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Home :: Archive :: 2002 :: May ::
Re: Theobald
The Shakespeare Conference: SHK 13.1384  Tuesday, 21 May 2002

[1]     From:   Kevin De Ornellas <
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        Date:   Tuesday, 21 May 2002 16:48:11 +0000
        Subj:   Re: SHK 13.1367 Re: Theobald

[2]     From:   Larry Weiss <
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        Date:   Tuesday, 21 May 2002 15:35:44 -0400
        Subj:   Re: SHK 13.1367 Re: Theobald

[3]     From:   Susanne Collier <
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        Date:   Tuesday, 21 May 2002 16:59:46 -0700
        Subj:   Re: SHK 13.1367 Re: Theobald


[1]-----------------------------------------------------------------
From:           Kevin De Ornellas <
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Date:           Tuesday, 21 May 2002 16:48:11 +0000
Subject: 13.1367 Re: Theobald
Comment:        Re: SHK 13.1367 Re: Theobald

>From: Peter Donaldson

>Holin Shed or Holins Hed?

According to Ralph H. Emerson ("The Unpronounceables: Difficult Literary
Names: 1500-1940", 'English Language Notes', 34.2 [1996]), 'the name is
historically identical to Holligshead and is therefore HOLLINS HEAD, not
HOLIN SHED'.  However, I wonder if Emerson's prescriptive approach is
really helpful or necessary?  Much like the ShakespearEAN/ShakespearIAN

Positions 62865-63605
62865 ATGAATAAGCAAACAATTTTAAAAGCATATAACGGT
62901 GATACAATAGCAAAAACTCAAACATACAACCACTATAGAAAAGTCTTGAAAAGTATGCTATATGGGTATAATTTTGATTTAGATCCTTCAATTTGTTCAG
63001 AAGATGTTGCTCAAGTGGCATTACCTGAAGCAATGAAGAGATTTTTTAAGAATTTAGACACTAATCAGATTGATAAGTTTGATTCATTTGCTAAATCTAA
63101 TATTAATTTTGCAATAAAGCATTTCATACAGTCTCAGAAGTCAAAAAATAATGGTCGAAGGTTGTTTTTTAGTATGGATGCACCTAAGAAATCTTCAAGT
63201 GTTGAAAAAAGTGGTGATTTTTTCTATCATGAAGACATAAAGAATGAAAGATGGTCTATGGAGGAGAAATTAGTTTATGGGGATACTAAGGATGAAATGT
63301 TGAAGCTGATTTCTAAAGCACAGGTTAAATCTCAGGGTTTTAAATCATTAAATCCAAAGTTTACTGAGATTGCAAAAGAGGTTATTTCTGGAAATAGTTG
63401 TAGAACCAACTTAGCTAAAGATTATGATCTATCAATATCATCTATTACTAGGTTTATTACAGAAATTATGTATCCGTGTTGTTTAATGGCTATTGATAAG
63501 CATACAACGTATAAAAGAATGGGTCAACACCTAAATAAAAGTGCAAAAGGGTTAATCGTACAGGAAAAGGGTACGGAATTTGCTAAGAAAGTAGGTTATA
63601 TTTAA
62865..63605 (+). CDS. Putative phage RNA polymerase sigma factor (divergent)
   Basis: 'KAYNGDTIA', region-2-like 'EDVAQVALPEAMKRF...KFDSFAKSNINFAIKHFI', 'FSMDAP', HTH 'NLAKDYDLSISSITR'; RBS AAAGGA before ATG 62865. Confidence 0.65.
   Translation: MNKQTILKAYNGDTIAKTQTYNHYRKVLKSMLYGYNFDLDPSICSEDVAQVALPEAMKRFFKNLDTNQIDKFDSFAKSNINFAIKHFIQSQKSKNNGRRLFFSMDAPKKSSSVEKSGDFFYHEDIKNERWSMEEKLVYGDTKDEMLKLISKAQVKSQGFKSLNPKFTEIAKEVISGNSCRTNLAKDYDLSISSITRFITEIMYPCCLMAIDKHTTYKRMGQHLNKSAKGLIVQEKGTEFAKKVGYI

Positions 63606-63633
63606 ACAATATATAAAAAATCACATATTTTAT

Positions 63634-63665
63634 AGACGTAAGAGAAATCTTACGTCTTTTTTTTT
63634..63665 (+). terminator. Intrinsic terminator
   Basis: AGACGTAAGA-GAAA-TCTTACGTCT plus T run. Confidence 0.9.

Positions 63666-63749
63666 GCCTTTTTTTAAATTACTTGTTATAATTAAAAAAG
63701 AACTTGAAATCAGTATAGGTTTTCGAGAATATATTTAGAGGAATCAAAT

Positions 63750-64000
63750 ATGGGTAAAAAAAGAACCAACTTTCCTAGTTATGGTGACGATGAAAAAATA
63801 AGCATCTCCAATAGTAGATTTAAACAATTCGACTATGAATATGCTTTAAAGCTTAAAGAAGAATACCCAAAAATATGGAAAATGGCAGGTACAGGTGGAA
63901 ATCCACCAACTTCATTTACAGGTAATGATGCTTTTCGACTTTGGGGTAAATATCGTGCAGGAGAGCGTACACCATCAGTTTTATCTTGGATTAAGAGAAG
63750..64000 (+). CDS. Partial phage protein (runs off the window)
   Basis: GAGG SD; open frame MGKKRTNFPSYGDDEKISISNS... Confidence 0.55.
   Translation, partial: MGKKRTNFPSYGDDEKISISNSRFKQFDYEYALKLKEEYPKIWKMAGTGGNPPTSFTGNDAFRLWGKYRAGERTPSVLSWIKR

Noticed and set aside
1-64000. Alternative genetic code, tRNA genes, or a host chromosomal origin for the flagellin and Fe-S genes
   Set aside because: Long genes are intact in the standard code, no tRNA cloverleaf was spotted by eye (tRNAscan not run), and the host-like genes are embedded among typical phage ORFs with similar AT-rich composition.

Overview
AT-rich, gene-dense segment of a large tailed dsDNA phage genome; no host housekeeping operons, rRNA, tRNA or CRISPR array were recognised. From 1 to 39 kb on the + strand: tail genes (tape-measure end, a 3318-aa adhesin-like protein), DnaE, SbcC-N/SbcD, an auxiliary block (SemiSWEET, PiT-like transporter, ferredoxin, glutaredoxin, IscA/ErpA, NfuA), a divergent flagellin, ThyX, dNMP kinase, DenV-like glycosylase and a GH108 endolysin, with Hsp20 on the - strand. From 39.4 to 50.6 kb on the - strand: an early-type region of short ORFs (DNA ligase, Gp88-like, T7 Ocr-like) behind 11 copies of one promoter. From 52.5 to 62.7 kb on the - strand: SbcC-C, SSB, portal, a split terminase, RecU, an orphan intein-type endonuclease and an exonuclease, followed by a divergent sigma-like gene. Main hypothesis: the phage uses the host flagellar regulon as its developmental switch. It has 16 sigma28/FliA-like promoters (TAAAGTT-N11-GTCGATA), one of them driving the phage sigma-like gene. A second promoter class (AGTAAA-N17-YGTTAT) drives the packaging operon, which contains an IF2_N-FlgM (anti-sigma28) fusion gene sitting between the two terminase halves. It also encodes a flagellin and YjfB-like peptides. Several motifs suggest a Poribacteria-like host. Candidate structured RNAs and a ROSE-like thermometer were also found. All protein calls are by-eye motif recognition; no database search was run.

'issue', I think that different people will always favour their own
gut-feeling.  I tend to pick a reasonably-tolerable pronunciation and
just stick to it.  I think that as long as one sticks to a method that
one feels comfortable with, then it doesn't really matter if ones speaks
of, for instance, the theological controversies in the poetry of CRAW
SHAW or CRASH AW or CRAWS HAW or whatever.

Kevin De Ornellas
Queen's University, Belfast

[2]-------------------------------------------------------------
From:           Larry Weiss <
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Date:           Tuesday, 21 May 2002 15:35:44 -0400
Subject: 13.1367 Re: Theobald
Comment:        Re: SHK 13.1367 Re: Theobald

Since Graham Hall seems expert on the Bishop of Ely's palace in Holborn,
perhaps he can clarify a point for me.  I have been told that the locale
of the Bishop's residence, Ely Place (a small street off High Holborn in
the City of London), is politically a part of Cambridgeshire.  Anything
to this?

By the way, there are no strawberries growing there anymore.

[3]-------------------------------------------------------------
From:           Susanne Collier <
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 >
Date:           Tuesday, 21 May 2002 16:59:46 -0700
Subject: 13.1367 Re: Theobald
Comment:        Re: SHK 13.1367 Re: Theobald

Just to quibble about tibble:

I'm not sure that we can assume that the person's name is pronounced the
same way as a piece of property.  The battle of Trafalgar, as we've
learnt in history books, is pronounced in nicely iambic pattern with the
emphasis on fal..I'm reliably informed that the country house named in
honour of that battle has always been pronounced like a dactyl; TRA fal
gar.

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